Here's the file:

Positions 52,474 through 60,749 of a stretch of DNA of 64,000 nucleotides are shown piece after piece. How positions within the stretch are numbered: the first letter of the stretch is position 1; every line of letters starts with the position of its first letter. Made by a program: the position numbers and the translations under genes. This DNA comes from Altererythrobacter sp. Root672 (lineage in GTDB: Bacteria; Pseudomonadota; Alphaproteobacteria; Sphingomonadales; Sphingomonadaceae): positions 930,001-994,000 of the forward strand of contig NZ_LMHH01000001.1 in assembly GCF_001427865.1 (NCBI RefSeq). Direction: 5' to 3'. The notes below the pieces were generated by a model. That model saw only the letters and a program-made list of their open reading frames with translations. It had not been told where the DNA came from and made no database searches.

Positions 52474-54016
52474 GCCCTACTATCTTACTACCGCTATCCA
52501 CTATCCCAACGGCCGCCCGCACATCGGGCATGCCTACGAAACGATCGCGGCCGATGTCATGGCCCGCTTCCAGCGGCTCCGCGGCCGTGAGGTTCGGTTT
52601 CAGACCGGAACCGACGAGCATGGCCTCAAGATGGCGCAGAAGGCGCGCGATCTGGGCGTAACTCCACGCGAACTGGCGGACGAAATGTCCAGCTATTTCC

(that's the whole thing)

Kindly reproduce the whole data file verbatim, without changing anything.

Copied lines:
Positions 52,474 through 60,749 of a stretch of DNA of 64,000 nucleotides are shown piece after piece. How positions within the stretch are numbered: the first letter of the stretch is position 1; every line of letters starts with the position of its first letter. Made by a program: the position numbers and the translations under genes. This DNA comes from Altererythrobacter sp. Root672 (lineage in GTDB: Bacteria; Pseudomonadota; Alphaproteobacteria; Sphingomonadales; Sphingomonadaceae): positions 930,001-994,000 of the forward strand of contig NZ_LMHH01000001.1 in assembly GCF_001427865.1 (NCBI RefSeq). Direction: 5' to 3'. The notes below the pieces were generated by a model. That model saw only the letters and a program-made list of their open reading frames with translations. It had not been told where the DNA came from and made no database searches.

Positions 52474-54016
52474 GCCCTACTATCTTACTACCGCTATCCA
52501 CTATCCCAACGGCCGCCCGCACATCGGGCATGCCTACGAAACGATCGCGGCCGATGTCATGGCCCGCTTCCAGCGGCTCCGCGGCCGTGAGGTTCGGTTT
52601 CAGACCGGAACCGACGAGCATGGCCTCAAGATGGCGCAGAAGGCGCGCGATCTGGGCGTAACTCCACGCGAACTGGCGGACGAAATGTCCAGCTATTTCC